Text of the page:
Left, Adam Greaves-Neal is a seven-year-old Jesus in The Young Messiah. Right, Enrique Irazoqui, top, is Jesus in The Gospel of Matthew; below, Willem Dafoe stars in The Last Temptation of Christ.
  • April 20, 2019

Christ films are a staple in many households during Easter weekend.

As adults fuss over the lamb roasting in the oven and children bicker about paint colours for their Easter eggs, biblical dramas often play on the television.

Countless films have depicted the life, death and resurrection of Jesus Christ. The Catholic Register compiled a list films that could be called the good, the bad and the unexpected.

The Good

Pauline Sr. Helena Burns said The Young Messiah is her new favourite Jesus movie. The 2016 film was based on Anne Rice’s historical fiction novel, Christ the Lord: Out of Egypt. The story follows a year in the life of sevenyear- old Jesus and His family. With news of King Herod’s death, Joseph decides that it is finally time to return home from Egypt. However, Herod’s son has taken up his father’s search for the child Saviour.

“(The film) shows lots of homework was done,” Burns wrote on her film and television review blog, Hell Burns. “The text of the Scriptures is faithfully adhered to (without really taking liberties) and then sundry plausible plot points — that totally work — are skillfully woven in to bring life to the text.”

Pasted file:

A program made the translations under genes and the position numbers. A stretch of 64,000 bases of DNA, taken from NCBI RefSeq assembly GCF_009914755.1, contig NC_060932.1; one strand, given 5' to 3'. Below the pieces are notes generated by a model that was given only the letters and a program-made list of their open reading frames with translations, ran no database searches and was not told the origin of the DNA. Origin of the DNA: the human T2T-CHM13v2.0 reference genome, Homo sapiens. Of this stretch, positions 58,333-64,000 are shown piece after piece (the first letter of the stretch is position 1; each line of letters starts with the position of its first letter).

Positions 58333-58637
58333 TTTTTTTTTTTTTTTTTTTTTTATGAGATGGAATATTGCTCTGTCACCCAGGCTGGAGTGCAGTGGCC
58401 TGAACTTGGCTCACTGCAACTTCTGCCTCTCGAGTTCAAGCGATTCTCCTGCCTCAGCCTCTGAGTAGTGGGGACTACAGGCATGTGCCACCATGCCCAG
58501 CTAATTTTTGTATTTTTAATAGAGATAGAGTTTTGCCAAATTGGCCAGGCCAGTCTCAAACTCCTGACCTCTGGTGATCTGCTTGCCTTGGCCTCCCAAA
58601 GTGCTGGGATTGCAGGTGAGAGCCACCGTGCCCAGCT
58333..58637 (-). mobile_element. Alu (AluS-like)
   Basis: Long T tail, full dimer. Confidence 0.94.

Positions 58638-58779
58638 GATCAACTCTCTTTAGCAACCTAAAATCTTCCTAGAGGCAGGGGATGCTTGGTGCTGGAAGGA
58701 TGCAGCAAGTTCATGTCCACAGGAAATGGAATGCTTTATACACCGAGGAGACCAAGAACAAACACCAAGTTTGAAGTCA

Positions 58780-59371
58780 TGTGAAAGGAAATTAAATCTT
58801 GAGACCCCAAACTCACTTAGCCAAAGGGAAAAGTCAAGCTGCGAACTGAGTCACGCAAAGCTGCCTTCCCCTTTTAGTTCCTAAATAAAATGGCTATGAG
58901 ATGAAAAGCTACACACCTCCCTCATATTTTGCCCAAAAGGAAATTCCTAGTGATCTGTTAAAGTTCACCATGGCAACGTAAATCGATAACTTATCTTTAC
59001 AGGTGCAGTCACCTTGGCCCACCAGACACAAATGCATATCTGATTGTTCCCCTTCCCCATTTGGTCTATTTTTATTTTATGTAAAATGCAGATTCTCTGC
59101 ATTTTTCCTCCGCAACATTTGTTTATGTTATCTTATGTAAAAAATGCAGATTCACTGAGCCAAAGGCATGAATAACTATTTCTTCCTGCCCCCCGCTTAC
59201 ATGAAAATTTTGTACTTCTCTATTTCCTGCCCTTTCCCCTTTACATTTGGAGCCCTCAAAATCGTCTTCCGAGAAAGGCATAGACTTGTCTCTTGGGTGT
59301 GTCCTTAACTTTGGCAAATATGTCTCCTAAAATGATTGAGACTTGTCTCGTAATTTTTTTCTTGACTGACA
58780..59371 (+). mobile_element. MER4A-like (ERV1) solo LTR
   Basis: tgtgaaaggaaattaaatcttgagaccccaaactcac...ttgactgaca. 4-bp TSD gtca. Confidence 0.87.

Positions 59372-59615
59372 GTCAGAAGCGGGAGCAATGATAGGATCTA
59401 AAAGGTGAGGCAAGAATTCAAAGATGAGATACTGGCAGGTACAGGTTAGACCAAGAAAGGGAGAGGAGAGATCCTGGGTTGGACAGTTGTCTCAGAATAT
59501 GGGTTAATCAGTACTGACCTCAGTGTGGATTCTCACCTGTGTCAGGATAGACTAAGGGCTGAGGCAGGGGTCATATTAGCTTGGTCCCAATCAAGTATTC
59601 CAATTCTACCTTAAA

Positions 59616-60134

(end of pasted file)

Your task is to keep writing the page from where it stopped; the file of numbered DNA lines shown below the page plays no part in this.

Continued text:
Pier Paolo Pasolini’s The Gospel of Matthew (1964) is a great feat of biblical storytelling, according to Rev. Kevin Flynn, Anglican priest and associate professor of theology at Saint Paul University in Ottawa. The 1964 classic is considered a “cinematic rendition” of the Gospel of Matthew from Nativity to Resurrection.

“It’s just Matthew’s Gospel. That’s the dialogue,” said Flynn. “You’ve heard it before but it comes to life on the lips of the actors.”

Because Paolini was known as an atheist, homosexual and Marxist, many were surprised by a film which respected but did not embellish the biblical account. It won the grand prize at the International Film Office during the 1964 Venice International Film Festival and was named in the Vatican’s list of 45 great films in 1995.